The Bugatti Veyron is nearing the end of its production run – with just 15 cars left out of the 450 or so which were scheduled to be built. It’s no surprise then that questions are being asked as to how can Bugatti top what is one of the greatest feats of automotive engineering ever built.
In a special report by Autocar, the magazine has surmised what the Bugatti Veyron successor might look like, and what sort of performance it might offer. Not much has been said publicly by Bugatti about a new Veyron yet. But ‘insiders’ at the company have apparently been talking to Autocar and told them that the new model, due to arrive in 2016, will have a top speed of around 286 mph, and a 0-62 mph time of 2.3 seconds. Five test mules have been built so far.
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Ettore Bugatti became famous in the early part of the 20th century for producing some of the world’s most exquisite automobiles. What most people, myself included, didn’t know, was that he also had a go at aircraft design.
Originally designed in collaboration with Ettore Bugatti and Belgian engineer Louis de Monge, the original 1937 Bugatti 100P is considered by many to be one of the most technologically advanced airplanes of the era. The 100P featured cutting-edge aerodynamics with forward swept wings, a zero-drag cooling system, and computer-directed flight controls, all predating the development of the best Allied fighters of World War II. It was powered by two 450-hp engines squeezed into the narrow fuselage, and it was designed to reach speeds approaching 500mph. A feat previously only achieved by aircraft with twice the horsepower.
The 100P was also much more compact than most aircraft of the era, with a wingspan of nearly 27-feet and an overall length of approximately 25.25-feet. In June 1940, Bugatti stopped work on the 100P and concealed the plane to prevent its discovery by the German military. Though the plane survived the war, it was left in a condition unfit for flight. Amazingly the original aircraft still survives, currently residing at the AirVenture Museum in Oshkosh, Wisconsin.
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The Bugatti 12.4 Atlantique Grand Sport Concept is an open-top version of a concept we covered last year, the Bugatti 12.4 Atlantique Concept by Italian designer Alan Guerzoni.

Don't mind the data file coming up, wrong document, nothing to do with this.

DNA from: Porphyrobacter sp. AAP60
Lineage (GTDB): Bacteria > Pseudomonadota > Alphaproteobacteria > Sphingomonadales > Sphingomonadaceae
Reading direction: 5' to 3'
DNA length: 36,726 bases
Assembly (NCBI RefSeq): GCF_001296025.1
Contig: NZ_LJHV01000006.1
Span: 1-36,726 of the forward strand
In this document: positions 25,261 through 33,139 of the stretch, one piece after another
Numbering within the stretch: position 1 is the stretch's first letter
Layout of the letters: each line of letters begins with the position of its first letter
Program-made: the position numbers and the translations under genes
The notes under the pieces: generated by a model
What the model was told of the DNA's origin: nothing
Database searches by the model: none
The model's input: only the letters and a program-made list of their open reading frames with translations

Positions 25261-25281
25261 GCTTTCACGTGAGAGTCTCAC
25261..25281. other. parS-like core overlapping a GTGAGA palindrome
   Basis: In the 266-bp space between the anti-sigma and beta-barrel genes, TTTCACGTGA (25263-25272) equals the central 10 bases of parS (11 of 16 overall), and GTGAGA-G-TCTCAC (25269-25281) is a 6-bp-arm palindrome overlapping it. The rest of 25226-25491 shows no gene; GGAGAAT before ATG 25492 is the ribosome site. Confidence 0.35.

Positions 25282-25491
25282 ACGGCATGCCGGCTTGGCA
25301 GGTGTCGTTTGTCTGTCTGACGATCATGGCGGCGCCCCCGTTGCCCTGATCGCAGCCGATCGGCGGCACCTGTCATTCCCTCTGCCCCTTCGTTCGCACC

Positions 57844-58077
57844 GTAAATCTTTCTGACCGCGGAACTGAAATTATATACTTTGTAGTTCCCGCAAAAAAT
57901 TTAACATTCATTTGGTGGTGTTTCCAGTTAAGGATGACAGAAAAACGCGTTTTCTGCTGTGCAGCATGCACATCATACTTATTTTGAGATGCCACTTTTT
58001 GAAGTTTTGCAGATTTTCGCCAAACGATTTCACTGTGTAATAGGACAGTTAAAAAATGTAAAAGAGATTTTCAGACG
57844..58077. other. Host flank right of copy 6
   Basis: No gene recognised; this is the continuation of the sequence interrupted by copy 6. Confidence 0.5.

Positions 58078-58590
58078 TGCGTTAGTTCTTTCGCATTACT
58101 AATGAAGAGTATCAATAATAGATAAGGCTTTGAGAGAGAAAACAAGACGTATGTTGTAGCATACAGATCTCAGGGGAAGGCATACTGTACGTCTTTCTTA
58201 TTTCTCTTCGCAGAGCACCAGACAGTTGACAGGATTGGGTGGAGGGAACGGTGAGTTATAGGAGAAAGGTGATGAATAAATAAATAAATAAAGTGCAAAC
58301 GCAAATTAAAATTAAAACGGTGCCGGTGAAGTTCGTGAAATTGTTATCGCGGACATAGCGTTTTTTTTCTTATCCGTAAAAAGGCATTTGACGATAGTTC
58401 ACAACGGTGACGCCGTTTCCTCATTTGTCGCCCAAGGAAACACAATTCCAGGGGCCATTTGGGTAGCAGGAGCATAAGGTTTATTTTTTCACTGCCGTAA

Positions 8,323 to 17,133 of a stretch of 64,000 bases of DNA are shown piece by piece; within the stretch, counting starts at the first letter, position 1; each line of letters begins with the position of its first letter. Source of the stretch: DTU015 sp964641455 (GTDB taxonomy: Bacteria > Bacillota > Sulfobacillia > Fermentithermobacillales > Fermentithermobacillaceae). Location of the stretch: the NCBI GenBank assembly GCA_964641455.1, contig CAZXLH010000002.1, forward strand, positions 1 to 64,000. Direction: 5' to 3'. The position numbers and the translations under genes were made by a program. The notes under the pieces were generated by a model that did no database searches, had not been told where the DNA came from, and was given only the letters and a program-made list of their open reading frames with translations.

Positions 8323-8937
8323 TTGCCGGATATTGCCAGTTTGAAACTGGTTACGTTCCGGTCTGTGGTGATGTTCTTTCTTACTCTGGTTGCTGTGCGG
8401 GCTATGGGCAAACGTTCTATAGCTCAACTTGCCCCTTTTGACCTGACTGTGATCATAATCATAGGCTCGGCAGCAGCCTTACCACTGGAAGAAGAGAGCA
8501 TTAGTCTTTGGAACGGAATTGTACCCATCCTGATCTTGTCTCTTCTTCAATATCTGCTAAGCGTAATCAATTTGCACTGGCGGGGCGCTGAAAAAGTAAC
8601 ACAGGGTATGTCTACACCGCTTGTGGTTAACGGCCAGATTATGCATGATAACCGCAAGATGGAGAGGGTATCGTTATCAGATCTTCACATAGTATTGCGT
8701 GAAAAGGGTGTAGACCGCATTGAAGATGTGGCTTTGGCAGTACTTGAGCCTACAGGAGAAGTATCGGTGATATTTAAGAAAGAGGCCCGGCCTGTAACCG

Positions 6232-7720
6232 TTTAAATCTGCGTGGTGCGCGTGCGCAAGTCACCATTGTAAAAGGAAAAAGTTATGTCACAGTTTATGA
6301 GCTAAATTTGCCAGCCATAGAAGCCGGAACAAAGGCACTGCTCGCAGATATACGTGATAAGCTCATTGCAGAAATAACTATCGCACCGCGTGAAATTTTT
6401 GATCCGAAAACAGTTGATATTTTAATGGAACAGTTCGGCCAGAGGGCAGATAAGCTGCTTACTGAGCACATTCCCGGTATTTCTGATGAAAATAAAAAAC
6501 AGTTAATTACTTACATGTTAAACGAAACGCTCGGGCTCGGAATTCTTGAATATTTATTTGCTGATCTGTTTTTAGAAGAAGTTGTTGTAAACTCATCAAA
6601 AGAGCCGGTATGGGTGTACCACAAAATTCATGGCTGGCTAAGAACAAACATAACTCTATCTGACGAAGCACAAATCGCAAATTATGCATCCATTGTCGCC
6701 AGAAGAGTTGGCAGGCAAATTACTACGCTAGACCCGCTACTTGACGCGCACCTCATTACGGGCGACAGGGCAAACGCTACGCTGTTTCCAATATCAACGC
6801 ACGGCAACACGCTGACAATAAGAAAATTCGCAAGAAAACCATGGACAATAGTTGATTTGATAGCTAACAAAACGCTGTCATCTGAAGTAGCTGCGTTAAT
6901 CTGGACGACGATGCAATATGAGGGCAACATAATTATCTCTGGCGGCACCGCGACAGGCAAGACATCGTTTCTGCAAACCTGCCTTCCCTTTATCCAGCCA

Like before, the car takes its inspiration from historic Bugatti models. But whereas the first concept used the 1935 Type 57SC Atlantic Coupe for inspiration. The design of the 12.4 Atlantique Grand Sport concept looks like it has been influenced by models such as the 1935 Bugatti Type 57 Grand Raid Roadster and open-top Type 57T Tourer.
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The Bugatti 12.4 Atlantique is a head-turning, jaw dropping, concept created by the Italian designer Alan Guerzoni. It is the antithesis to the restrained styling of the Bugatti Veyron. It’s like a steampunk supercar for the 21st century.
The concept takes most of its inspiration from the 1935 Type 57SC Atlantic coupe. That’s to say both cars are very swoopy and elegant. The Bugatti 12.4 Atlantique concept has a streamlined body, suicide doors, a long, low hood, and an aerodynamic tail. Like the Veyron it features a prominent two-tone color scheme with chrome highlights. Highlights include some delicious LED lights, rear-view cameras mounted on stalks coming out of the front wheel arches, and side-exit exhausts.
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The 1991 Lotus Emotion has an interesting and convoluted back-story, and it very nearly could have become a legendary supercar – twice. Instead it just became a footnote in automotive history.